In the corner of a café at Potsdamer Platz, I prepared myself to meet director Ashley McKenzie, whose 2016 feature film ‘Werewolf’ was making its debut at Berlinale 2017. Among the red carpets, anxious ticket-buyers and frantic preparations for evening screenings, the sentimental, Canadian project seemed far removed from the riff-raff of a high-profile international festival.
Filmed with a small crew, cast and budget, McKenzie directed and wrote the script around two young outcast methadone users trying to navigate their way through small-town life. Armed with nothing but each other and a rusty lawnmower as a source of income, Blaise and Nessa try to quit bad habits even if it means losing each other.
Drawing inspiration from people and events in her hometown, ‘Werewolf’ is not afraid to take on the mundane or, indeed, the easily overlooked. In fact, the film takes great pride in magnifying small nuances and changes, the twitch of an eyebrow or the buzzing of a fly. In wide, panning camera shots, the film gears itself towards a tunnel-vision of the every day, without using the obvious choice of a close-up.
The film itself is one of perspective and gives the audience a choice regarding which viewpoint they come to agree with. ‘Werewolf’ doesn’t give you an answer, nor does it side with any particular character. The feature film generates questions more than anything and leaves audiences with more than one response. Despite the harshness of the subject, the film’s tone is soft and comes across as non-judgmental in its platform. Although looking at the specificities in the Canadian context, McKenzie has tapped into a universal understanding of loneliness, isolation and confusion.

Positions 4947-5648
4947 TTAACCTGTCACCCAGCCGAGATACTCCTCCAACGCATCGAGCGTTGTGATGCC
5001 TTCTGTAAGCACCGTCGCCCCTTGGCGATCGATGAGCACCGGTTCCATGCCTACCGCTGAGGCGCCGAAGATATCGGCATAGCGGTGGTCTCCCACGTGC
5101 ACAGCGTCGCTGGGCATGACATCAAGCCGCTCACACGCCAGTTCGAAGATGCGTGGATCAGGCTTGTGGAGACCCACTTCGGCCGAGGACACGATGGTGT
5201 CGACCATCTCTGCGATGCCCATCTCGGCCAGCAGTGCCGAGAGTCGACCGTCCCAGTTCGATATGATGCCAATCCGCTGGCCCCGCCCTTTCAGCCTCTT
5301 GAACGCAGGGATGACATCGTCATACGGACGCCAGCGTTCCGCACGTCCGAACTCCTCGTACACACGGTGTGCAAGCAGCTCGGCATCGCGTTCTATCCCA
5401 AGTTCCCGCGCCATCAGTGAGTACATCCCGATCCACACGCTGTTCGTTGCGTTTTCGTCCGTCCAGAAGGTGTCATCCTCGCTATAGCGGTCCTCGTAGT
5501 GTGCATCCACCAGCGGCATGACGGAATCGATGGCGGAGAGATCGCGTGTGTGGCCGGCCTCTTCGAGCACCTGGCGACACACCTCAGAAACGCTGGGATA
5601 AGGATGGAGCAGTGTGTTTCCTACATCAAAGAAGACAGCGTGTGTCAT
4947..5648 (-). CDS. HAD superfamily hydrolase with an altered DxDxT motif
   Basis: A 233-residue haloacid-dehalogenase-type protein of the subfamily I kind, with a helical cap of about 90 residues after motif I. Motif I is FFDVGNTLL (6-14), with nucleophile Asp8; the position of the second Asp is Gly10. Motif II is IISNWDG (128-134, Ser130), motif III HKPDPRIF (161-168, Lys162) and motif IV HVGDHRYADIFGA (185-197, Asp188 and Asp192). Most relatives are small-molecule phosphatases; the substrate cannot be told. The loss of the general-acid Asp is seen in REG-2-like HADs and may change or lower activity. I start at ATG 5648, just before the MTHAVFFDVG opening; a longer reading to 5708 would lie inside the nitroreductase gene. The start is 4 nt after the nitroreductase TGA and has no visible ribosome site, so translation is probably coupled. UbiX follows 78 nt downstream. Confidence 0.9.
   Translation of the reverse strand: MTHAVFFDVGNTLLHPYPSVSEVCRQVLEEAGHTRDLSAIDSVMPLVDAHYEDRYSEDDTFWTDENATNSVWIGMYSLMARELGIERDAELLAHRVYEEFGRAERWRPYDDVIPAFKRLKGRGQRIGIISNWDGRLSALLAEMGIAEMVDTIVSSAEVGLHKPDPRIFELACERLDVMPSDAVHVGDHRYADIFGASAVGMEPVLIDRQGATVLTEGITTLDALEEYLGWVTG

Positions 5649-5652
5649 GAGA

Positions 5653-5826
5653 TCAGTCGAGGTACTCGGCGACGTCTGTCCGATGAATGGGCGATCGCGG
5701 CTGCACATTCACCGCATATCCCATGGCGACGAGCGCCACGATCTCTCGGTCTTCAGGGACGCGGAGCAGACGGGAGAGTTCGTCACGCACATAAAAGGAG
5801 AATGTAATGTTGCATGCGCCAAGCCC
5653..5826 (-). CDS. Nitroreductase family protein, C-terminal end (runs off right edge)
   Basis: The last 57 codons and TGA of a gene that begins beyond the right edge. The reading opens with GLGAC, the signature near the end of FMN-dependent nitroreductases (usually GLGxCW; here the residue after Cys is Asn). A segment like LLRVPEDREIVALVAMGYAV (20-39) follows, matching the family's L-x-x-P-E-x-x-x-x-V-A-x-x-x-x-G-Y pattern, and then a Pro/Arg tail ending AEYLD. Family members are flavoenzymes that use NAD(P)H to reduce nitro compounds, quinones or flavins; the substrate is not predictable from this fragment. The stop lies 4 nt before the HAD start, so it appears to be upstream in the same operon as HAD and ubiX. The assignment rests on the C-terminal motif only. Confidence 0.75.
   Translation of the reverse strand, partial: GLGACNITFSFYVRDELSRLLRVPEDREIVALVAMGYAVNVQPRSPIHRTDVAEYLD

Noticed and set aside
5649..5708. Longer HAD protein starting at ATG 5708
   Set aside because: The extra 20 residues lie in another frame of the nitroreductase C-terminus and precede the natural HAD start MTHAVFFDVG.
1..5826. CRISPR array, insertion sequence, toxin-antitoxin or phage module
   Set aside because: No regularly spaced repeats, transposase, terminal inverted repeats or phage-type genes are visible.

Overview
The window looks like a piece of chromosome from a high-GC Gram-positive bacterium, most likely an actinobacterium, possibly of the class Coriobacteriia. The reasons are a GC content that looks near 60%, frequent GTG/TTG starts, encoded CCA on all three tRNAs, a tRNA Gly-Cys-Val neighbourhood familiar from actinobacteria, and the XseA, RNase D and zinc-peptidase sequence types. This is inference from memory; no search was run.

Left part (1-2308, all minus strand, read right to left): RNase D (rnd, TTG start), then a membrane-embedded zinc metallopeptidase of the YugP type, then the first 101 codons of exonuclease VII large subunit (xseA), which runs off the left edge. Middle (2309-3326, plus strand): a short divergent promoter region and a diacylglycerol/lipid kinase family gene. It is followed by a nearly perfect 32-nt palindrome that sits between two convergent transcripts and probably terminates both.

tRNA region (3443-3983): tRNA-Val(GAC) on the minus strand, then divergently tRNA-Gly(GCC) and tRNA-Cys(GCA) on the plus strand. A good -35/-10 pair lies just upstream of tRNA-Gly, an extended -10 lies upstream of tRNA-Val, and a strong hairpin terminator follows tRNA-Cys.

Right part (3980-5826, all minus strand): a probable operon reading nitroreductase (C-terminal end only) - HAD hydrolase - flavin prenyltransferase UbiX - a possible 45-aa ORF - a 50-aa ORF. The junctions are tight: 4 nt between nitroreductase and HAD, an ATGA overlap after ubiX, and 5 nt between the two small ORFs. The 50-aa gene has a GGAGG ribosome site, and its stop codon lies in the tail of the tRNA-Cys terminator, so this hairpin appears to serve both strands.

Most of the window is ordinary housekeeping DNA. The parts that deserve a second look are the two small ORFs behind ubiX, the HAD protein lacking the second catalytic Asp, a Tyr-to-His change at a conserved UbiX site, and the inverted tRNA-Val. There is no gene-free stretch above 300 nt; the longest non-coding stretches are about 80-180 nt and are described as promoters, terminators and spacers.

Towards the end of the film festival, I was fortunate enough to meet with the director and probe deeper into her Nova Scotian world and, of course, ‘Werewolf’.
Monica Salazar: ‘Werewolf’ is set in Cape Breton, a small island in Nova Scotia, Canada where you were born and grew up. Tell us about the decision to direct your first feature film in your hometown.
Ashley McKenzie: When I started to try and make films, I went to university in the capital of Nova Scotia, a 5-hour drive from Cape Breton. I always had the intention to make films at home but it wasn’t always possible because there’s no film industry there. I kinda had to go away, make those contacts and go back. So for me, as a filmmaker, I was really inspired by real life things and people. A lot of stories that captivate me are rooted in that place. At this point in my life and career, that’s what’s inspiring me. That may change but it feels very weird to make a film in Toronto, for example. I feel very rooted in my community.
MS: The discussion of the Canadian film industry is often viewed and understood through the busy metropolitan landscapes of Toronto or Montreal. In your decision to capture rural life, how important a role did nature and the outdoors play in the cinematography?